With 50 million copies sold, not only is the best-selling Christmas song of all time, it's also the best-selling single ever, according to .
It first aired during the Kraft Music Hall radio show (yes, sponsored by the food company) on December 25, 1941. Then-host, Bing Crosby, crooned the carol, which is soulful, longing, and sad anyway, but especially so at the time. Pearl Harbor had been attacked just a few weeks before.
It turns out, the song has a sad back story too. It was written by Irving Berlin (the same composer behind "Cheek to Cheek," "God Bless America," and ), a Russian-born immigrant who, interestingly enough, did not celebrate Christmas, as he was Jewish.
Berlin's three-week-old son had died on Christmas day in 1928, so every year on December 25, he and his wife visited their baby's grave, Jody Rosin, author of , told .
"The kind of deep secret of the song may be that it was Berlin responding in some way to his melancholy about the death of his son," Rosen said.
He wrote "White Christmas" for a musical that eventually morphed into the movie and ended up winning an Academy Award for the song. In 1954, it was the title track of another Bing Crosby Christmas musical, .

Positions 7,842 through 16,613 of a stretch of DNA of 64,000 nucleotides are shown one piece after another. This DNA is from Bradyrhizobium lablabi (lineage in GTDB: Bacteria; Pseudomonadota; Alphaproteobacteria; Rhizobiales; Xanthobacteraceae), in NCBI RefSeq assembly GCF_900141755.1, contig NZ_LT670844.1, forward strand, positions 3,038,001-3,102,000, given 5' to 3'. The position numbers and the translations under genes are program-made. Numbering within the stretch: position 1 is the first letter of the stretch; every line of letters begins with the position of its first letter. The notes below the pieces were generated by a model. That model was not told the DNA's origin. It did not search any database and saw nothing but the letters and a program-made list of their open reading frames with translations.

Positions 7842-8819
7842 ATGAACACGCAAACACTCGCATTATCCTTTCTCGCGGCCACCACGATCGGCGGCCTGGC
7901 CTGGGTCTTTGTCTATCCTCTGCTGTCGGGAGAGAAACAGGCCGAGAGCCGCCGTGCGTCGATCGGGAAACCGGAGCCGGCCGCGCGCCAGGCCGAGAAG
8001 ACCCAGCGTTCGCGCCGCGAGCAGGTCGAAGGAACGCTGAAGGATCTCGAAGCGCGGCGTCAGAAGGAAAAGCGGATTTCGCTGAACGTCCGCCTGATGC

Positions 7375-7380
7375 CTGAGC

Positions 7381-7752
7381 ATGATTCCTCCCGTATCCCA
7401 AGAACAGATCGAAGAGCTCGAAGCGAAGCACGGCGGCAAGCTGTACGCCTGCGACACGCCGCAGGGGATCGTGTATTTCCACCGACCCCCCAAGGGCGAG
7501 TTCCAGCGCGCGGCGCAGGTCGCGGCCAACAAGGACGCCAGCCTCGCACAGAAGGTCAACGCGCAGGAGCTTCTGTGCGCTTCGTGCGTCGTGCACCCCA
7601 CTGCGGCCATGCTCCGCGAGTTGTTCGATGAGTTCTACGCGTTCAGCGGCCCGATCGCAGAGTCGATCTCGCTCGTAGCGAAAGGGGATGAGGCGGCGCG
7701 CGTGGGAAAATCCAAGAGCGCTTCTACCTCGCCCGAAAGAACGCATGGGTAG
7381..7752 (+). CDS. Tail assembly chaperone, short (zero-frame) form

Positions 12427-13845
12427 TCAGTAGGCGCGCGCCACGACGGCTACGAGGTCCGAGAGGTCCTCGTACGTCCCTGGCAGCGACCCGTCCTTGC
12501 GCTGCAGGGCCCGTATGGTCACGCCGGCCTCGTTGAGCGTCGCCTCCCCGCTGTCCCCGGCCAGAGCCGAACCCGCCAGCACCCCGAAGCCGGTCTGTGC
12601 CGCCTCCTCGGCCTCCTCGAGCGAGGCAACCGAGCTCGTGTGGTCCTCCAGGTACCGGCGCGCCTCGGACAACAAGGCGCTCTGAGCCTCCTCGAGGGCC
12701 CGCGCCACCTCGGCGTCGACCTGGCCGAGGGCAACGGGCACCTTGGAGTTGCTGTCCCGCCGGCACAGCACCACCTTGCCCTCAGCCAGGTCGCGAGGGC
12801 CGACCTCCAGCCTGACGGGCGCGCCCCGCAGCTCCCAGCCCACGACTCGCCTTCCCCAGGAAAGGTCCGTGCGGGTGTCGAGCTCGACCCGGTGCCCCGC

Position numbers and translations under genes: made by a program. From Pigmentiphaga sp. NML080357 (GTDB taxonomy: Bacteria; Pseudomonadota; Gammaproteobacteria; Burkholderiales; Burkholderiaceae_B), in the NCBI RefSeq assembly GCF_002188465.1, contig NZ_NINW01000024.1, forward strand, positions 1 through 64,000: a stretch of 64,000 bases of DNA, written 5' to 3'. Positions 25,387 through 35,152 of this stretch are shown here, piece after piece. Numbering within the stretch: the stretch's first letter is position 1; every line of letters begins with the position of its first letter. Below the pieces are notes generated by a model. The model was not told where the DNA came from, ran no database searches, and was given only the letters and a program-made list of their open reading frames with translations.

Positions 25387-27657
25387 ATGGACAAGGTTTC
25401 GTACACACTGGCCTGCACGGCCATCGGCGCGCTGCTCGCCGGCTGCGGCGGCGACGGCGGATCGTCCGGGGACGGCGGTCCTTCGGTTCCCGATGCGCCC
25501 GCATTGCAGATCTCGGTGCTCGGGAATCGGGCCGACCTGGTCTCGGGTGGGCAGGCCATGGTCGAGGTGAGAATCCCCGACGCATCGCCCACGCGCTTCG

Crosby's rendition quickly became an American favorite, even though the original radio recording was lost and the 1942 version, which is said to have , was worn out, according to Seattle's . It was constantly requested by troops during Bing's USO appearances overseas, which gave the singer some mixed feelings.
"I hesitated about doing it because invariably it caused such a nostalgic yearning among the men, that it made them sad," Crosby said in an interview. "Heaven knows, I didn't come that far to make them sad. For this reason, several times I tried to cut it out of the show, but these guys just hollered for it."
Clearly, they identified with the wistful lyrics about holidays at home. Since then, "White Christmas" has been covered by everyone from Elvis to Karen Carpenter to Lady Gaga—but its timeless message remains the same.